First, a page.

APPLES, ORANGES, LEMONS & LIMES short film, audience reactions (interview)
FESTIVAL AUDIENCE FEEDBACK VIDEOS • 7m 45s
APPLES, ORANGES, LEMONS & LIMES, 45min,. USA, Relationship
Directed by Pat Mitchell
A timid young man chronically suffers from social anxiety. At a party, an unlikely encounter inspires a night of drinking, joy and romance.
Get to know the filmmaker:
1. What motivated you to make this film?
I remember thinking about two people walking down a street drunk and wanted to put a hypothetical story behind it.
We also tend to have a stigma against young adults drinking. I think lots of movies portray younger generation drinkers as irresponsible and reckless. I thought it would be nice to show it as a celebration once again and put some delight into that rather than the darker takes on the topic. I was a young drinker and didn't have much recklessness going around. I wanted to bring those feelings I had on screen.
I also like psychological thrillers and the state of mind characters play. I thought of a character with social anxiety. I have it and many people in the world. its a very relatable subject. I managed to write a straightforward story around that. I made things more complicated before but I didn't want to lose the crowd with my own ambitions in this film. I kept it very light but thoughtful.
It didn't become a romance film until I challenged myself to write one. I usually write about a past love, a lost love or tortured love. It was my first time writing about the beginning of a relationship. I loved it more than I thought I would. I am so glad for the amazing response. I was afraid if i wasn't a zany young adult mania-filled party film people may be thrown off.
2. From the idea to the finished product, how long did it take for you to make this film?
I wrote this film in maybe a month or two. I had done some camera tests and things months before we started filming. After being confident in that, I moved into production.
We filmed the movie on weekends. It was 5 production days of five hours or less. I probably spent a total of one extra day filming inserts or shots with no actors needed. It was just me and a camera at that point. Editing took possibly 5 months. He wrapped production on July 2nd.
My scorist Andrew Scott Foust started scoring some segments on a mobile set up he had at the time. He was actually on vacation. He was coming off another project and I felt sort of awful but I really trust his input more than anyone. I egged him on as much as I could. We are very creative forces, when he hears a calling for it he answers. I laugh to think he was possibly sneaking off of family time to make revisions. There was plenty of time, no rush at all. It would pain me to even think of another scorist. I was still making edits as he was scoring the film. I am really grateful he was on board just as everyone on the project. There was a huge dedication behind making the film. I enjoyed it all so much. The film is entirely a great memory as I watch everything back. It's the bar now.
3. How would you describe your film in two words!?
4. What was the biggest obstacle you faced in completing this film?
It must have been the hours of the production days. It was from 11pm to 3am every production day. I know it took a toll on the crew, actors and I for sure. I remember telling myself by the end of it all, it has to be 4000% worth it when they see the film. It motivated me to work harder and take more risk pushing elements in the post-production.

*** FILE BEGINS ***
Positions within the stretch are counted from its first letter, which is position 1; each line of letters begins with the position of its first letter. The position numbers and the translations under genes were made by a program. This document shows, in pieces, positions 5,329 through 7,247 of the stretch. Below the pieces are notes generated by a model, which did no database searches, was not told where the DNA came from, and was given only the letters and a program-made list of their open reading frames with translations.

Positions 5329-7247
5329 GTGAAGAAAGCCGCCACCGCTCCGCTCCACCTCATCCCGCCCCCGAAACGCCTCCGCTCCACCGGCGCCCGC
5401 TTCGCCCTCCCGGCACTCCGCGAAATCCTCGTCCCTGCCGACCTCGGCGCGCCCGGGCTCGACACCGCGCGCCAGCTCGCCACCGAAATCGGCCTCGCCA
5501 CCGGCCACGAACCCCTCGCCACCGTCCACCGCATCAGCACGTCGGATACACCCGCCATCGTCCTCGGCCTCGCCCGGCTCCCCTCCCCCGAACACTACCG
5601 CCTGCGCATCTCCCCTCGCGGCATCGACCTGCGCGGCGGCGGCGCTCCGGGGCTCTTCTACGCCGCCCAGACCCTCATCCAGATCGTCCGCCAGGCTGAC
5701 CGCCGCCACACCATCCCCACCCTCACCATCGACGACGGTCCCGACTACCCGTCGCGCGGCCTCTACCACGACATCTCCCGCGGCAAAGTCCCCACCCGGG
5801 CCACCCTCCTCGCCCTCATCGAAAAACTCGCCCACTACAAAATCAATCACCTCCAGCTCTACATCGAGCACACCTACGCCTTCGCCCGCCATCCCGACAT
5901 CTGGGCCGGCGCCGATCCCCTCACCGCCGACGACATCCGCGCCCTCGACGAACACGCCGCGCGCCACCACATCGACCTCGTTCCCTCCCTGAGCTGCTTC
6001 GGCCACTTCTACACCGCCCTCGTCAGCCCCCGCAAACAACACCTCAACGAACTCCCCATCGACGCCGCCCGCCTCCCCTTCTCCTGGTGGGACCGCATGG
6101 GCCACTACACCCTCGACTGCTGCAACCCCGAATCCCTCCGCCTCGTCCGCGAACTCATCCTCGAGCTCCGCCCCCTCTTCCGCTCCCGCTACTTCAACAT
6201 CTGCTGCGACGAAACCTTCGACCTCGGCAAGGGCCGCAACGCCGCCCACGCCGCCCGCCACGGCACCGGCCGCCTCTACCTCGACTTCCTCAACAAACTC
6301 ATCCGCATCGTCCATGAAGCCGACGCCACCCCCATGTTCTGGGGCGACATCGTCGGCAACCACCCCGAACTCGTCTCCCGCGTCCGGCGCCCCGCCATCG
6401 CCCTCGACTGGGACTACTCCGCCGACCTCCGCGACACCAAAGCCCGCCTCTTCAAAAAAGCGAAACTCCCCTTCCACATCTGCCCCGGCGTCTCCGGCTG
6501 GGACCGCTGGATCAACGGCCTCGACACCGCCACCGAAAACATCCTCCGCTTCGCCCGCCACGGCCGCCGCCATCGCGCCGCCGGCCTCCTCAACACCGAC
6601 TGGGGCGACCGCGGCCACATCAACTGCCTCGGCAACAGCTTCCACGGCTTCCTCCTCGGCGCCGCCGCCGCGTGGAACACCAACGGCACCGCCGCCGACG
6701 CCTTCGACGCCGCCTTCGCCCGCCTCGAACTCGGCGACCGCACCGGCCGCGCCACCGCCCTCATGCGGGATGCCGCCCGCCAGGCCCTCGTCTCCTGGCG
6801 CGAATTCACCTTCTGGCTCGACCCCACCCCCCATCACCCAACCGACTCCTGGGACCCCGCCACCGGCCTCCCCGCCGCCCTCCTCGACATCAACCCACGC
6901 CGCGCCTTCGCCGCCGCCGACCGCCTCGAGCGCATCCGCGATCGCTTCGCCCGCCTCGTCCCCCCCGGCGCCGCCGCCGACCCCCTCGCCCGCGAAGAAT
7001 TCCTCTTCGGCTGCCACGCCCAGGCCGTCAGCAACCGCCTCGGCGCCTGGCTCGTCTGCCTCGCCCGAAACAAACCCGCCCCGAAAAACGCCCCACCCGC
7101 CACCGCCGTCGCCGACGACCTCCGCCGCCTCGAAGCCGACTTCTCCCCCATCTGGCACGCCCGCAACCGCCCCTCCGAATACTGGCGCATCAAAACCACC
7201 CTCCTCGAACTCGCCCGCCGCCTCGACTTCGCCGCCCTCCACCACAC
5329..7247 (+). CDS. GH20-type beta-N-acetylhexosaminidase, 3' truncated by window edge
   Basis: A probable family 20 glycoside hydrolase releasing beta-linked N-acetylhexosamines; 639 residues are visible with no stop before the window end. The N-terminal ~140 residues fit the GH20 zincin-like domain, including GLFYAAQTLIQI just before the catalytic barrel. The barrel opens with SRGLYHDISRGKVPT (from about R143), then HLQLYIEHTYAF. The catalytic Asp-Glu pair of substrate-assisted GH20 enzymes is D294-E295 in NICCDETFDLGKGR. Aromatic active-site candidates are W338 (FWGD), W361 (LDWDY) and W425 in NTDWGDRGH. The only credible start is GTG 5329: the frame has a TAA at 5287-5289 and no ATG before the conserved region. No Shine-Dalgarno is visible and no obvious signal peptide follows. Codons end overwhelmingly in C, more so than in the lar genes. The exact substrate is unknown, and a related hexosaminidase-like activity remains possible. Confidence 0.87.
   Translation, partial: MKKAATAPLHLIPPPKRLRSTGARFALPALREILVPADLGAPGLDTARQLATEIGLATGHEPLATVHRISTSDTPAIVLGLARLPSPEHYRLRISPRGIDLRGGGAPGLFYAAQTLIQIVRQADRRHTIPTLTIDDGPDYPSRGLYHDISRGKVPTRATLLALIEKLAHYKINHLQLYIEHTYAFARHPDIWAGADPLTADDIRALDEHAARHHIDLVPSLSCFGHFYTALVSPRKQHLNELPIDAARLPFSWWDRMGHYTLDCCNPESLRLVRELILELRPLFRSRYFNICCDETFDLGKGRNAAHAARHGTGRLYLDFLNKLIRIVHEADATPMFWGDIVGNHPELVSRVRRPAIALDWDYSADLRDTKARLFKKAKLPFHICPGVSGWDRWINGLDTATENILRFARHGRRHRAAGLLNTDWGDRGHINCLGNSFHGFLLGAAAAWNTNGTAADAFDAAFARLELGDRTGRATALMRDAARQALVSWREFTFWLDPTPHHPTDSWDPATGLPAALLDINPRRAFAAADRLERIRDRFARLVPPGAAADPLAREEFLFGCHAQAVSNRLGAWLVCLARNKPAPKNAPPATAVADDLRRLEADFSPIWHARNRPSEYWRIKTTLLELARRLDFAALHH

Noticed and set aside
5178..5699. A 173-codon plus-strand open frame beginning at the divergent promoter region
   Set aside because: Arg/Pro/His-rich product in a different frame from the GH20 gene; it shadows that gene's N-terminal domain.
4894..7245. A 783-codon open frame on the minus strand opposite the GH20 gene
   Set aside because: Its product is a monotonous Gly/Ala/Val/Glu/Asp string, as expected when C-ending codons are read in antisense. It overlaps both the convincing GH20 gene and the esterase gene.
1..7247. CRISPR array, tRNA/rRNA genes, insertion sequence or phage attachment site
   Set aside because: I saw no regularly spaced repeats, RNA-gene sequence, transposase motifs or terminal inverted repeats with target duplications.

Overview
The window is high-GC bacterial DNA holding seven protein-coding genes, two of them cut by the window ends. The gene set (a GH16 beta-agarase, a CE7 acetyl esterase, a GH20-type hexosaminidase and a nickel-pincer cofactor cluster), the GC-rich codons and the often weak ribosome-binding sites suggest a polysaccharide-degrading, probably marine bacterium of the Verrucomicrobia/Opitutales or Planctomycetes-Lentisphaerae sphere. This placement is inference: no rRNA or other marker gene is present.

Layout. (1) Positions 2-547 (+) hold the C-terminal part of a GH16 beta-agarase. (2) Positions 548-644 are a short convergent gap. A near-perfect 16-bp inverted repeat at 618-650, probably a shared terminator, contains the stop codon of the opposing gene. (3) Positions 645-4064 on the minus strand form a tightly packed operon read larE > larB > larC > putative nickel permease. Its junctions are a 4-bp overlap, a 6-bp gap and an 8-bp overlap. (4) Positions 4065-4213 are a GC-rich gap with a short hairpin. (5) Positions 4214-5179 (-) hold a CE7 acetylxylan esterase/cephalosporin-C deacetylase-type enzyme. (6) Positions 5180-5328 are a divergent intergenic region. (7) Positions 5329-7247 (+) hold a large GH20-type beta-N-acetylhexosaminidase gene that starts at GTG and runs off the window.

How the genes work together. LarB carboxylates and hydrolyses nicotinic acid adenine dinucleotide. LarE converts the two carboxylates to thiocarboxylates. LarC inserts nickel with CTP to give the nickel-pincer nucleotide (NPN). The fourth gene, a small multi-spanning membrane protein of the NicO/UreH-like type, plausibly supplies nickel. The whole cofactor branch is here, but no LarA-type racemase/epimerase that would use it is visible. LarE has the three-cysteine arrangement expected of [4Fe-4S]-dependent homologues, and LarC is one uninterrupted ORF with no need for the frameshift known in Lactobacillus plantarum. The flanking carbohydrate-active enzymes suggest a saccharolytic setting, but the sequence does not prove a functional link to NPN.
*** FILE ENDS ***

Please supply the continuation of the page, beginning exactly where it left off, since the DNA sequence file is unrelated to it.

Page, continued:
5. What were your initial reactions when watching the audience talking about your film in the feedback video?
Eureka. I was a moment of being unsure if people would accept a film that starts with a drinking party and ends on a honest and more cerebral note. I could have been more happier with the turn out. It actually inspired me to write more without worrying about losing traditions of how certain topics are presented in films. I love writing an ulterior point of view all the time.
6. When did you realize that you wanted to make films?
I was always a creative person. I love meeting, listening, working with and writing artistically. Filmmaking is one of those trades where you can get pretty much involved with everything in life. I remember thinking about moving pictures on a tv screen and being fascinated by these alternate realities we create for ourselves. Yodi, a fictional character, is very much alive with full mannerisms, speech patterns, a history, a future, look, size. The idea of creating bold stories to escape from our story for a moment. It heals the most broken of people in some cases. I can leave a beautiful impact this way in people's lives..
7. What film have you seen the most in your life?
There are so many. I can honestly say Forrest Gump is way up on that list. 💯
8. What other elements of the festival experience can we and other festivals implement to satisfy you and help you further your filmmaking career?
I love what you guys do. The chance to listen to the viewers thoughts immediately after. Hearing and seeing them recite moments of a film is the best. I recieved beautiful comments on our film. I was touched.
9. You submitted to the festival via FilmFreeway. How has your experiences been working on the festival platform site?
I had an awesome time. No complaints here, just compliments.
10. What is your favorite meal?
Steak Au Poivre with traditional Yorkshire pudding and a zesty raspberry vinaigrette at the moment. It changes very quickly though. .
11. What is next for you? A new film?
I was invited by a producer to help rewrite and direct a film I'm not sure I can disclose. But I am looking for investors for a feature I wrote entirely. It's a psychological thriller called Lake O. It is also a romance film.
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